Five styles or types or modes of conflict management are described in the literature, with different shades of the two strategies described above: avoidance, competition, compromise, accommodation and collaboration.
- Avoidance is, as we have established, a way of preventing or ending conflict through strategies that circumvent the problem, such as: withdrawal, remaining silent, engaging in other behaviors that are either energy-consuming, or are meant to provide support from others or temporary oblivion. Other authors have also identified another form of avoidance that involves using alternatives, such as targeting another buyer.
- Competition or confrontation or fighting is the way in which we want to impose ourselves on others and pursue our own interests rather than those of our partner. It can be an indirect competition, where everyone manipulates the rules and hides information, a direct fight, characterised by the use of verbal and physical aggression, or a fair-play one, based on trust, where the rules are respected and the partners are focused on improving the relationship and finding a solution that offers equal gains to both parties.
- Compromise is when both sides accept certain concessions and the possibility of giving up something they want, usually something less important, to get something else that matters more in return. It involves a negotiation between the parties to achieve an exchange of benefits.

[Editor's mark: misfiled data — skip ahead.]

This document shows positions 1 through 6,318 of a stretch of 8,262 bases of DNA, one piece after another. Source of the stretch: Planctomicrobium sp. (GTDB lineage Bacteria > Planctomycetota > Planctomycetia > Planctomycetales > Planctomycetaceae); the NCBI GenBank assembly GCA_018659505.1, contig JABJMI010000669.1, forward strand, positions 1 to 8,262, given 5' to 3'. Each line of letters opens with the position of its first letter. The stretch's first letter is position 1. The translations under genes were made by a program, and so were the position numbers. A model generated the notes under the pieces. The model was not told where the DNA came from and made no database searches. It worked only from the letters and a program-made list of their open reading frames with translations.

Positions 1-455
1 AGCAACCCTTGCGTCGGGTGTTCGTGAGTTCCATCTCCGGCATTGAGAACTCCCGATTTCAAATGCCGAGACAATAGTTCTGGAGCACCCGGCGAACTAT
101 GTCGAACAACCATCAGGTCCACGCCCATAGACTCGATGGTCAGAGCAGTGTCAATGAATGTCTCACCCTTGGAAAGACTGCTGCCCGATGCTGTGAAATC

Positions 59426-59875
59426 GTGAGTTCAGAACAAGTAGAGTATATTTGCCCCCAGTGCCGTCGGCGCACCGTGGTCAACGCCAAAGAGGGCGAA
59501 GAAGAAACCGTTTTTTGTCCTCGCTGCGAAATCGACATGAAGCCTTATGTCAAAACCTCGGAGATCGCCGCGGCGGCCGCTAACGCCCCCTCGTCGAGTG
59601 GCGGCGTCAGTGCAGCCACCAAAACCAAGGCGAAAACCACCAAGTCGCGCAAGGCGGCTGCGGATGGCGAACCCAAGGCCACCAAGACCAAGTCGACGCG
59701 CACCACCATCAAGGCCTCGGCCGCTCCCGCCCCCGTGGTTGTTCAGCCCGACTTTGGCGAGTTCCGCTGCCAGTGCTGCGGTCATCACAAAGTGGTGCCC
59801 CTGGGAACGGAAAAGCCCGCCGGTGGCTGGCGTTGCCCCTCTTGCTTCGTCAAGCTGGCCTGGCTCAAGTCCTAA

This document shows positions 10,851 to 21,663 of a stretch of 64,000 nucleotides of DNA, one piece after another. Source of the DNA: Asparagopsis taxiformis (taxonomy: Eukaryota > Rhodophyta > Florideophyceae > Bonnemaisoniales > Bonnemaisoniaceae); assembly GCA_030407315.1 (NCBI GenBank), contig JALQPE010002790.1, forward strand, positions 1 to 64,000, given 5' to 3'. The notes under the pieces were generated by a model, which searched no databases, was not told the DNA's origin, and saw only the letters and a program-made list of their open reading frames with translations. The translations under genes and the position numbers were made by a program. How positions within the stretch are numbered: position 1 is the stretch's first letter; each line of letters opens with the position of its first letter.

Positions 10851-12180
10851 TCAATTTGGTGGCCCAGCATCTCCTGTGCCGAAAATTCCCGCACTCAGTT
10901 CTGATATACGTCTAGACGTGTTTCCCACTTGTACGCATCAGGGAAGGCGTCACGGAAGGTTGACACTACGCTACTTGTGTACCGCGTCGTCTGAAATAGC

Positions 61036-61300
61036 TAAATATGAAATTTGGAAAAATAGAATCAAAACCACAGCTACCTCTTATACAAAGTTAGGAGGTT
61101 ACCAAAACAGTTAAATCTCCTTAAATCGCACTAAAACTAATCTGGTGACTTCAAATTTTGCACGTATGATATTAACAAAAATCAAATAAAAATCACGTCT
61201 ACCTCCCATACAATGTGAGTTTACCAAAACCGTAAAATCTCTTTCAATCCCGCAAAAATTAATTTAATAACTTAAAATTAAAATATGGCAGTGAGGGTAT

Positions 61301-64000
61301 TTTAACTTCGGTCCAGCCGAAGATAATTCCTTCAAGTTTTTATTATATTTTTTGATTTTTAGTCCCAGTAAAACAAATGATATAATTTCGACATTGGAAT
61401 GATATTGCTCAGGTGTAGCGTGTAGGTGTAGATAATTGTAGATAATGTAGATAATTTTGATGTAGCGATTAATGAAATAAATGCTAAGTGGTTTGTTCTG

- Accommodation or abandonment is the giving up of one participant in favor of the other. It is often used in situations where the relationship is more important than the object of the conflict and we are more interested in maintaining the illusion of a good relationship or harmony with the other person. In fact, it only postpones the conflict or sets the stage for a new conflict and unbalances the relationship.
- Collaboration is a process aimed at solving the problem through negotiation and reaching a mutually satisfactory agreement. The authors describe it as a win-win strategy and it is differentiated from compromise by creative negotiation aimed at optimizing the situation and not just satisfying the parties. First, common and individual objectives are identified, and then the possibilities by which they can be achieved without the other party suffering are openly discussed.
The conclusion of the authors who have dealt with this topic is that the most effective and least damaging style of conflict management is collaboration, which, unlike the others, involves changing the attitude towards conflict and focusing both on the object of the conflict and on the relationship with the other, who goes from opponent to partner.